USDA faces scrutiny over payments from the Market Facilitation Program

USDA is under new scrutiny for trade aid payments.

Last year, USDA’s Market Facilitation Program paid $14.4 billion dollars to farmers hurt by trade disruptions and tariffs.

A new report from the Government Accountability Office, commissioned by House Democrats, studies the fairness of those programs.

According to Senator Debbie Stabenow, “We should be sitting down in a bipartisan way, like we did the Farm Bill. We had great success in sitting down together and negotiating a farm bill that helped every commodity, every region in a fair way and that’s what we need here... It’s not just another blank check to the USDA, when we know what they have done already is not fair, and that’s what this GAO report is all about.”

Sen. Stabenow asked for the study, concerned about how the funds were distributed. The report found that less than 10 percent of MFP money went to specialty crops or dairy and hog operations. Plus, eight southern states were in the top ten for payments.

The Senator notes, “Whatever we call it, whether we call it market facilitation or whether we call if CFAP, we have to be focused on those farms that need the most help given all of the chaos. Whether it’s trade chaos, COVID-19 chaos, or if there anything else, it needs to done for farmers that face the most risk.”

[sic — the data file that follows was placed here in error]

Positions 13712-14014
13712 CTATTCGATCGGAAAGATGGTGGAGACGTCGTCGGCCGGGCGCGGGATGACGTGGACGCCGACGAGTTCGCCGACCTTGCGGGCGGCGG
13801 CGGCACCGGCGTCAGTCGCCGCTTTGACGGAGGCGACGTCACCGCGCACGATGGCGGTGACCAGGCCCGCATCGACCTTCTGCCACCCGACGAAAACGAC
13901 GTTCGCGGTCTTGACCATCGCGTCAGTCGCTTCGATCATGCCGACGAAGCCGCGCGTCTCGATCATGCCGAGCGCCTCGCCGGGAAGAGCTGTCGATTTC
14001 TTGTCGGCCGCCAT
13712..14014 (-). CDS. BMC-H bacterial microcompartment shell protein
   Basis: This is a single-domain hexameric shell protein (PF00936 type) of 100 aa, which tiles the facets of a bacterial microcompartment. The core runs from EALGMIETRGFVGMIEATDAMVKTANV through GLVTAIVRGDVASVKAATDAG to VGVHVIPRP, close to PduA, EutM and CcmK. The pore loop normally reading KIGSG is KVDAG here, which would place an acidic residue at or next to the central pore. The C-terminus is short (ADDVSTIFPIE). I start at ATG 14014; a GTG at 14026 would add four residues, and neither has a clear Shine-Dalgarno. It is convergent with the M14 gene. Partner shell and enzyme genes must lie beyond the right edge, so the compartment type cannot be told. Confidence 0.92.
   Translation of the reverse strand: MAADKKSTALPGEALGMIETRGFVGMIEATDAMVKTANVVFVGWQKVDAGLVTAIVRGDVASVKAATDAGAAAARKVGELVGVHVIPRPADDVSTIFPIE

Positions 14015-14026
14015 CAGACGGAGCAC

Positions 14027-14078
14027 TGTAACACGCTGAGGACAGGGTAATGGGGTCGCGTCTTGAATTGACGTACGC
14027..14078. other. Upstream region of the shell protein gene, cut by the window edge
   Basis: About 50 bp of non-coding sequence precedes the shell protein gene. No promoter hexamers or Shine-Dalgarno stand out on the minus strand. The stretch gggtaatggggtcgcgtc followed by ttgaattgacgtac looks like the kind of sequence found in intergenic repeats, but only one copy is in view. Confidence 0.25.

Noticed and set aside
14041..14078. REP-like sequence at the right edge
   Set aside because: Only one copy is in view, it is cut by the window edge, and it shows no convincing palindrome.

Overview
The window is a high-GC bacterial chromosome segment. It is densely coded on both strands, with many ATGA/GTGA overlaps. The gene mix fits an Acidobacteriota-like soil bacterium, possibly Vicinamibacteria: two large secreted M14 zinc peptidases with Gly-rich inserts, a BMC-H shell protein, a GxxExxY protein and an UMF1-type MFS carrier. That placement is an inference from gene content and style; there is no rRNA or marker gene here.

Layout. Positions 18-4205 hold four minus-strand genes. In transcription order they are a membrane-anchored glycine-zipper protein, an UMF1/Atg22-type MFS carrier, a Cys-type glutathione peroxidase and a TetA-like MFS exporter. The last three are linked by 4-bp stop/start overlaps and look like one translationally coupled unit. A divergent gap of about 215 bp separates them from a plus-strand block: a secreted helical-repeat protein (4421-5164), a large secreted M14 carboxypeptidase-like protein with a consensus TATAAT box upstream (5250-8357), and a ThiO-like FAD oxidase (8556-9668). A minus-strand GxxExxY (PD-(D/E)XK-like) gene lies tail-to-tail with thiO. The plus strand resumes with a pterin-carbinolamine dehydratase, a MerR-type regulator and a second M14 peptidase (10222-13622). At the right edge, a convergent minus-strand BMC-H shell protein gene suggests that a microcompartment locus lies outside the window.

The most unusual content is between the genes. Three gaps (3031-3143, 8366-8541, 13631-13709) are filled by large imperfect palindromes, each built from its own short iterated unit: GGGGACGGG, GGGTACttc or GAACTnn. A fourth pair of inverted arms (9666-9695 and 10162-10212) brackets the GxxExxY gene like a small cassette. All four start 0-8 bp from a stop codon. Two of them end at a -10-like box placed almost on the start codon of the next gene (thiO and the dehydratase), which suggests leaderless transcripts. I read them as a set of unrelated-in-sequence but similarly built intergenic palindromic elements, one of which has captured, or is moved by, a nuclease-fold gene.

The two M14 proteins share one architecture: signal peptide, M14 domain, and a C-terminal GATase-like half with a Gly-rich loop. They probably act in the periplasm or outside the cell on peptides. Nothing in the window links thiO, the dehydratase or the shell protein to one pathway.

Looking ahead to more funding for coronavirus assistant, Stabenow says that USDA should use the funds they already have. She adds, “In every other program where we put dollars in for families, for individuals, for small businesses, for healthcare, for every other area... we hear these dollars haven’t been spent, so why are additional dollars needed.”

She has several concerns for USDA’s Commodity Credit Corporation spending: “They have not spent the funds they have been given first of all. Secondly, there are no specifics on how they want to spend the money, and third, I want to make sure, again, that they are not threatening the October payments for ARC/PLC, CRP, or other Farm Bill programs, so they have to answer a lot of questions before I would support additional funding.”

Because aid was implemented quickly, lawmakers gave USDA some flexibility to create trade and coronavirus relief programs, but Sen. Stabenow says that Congress should have more control over any future USDA programs.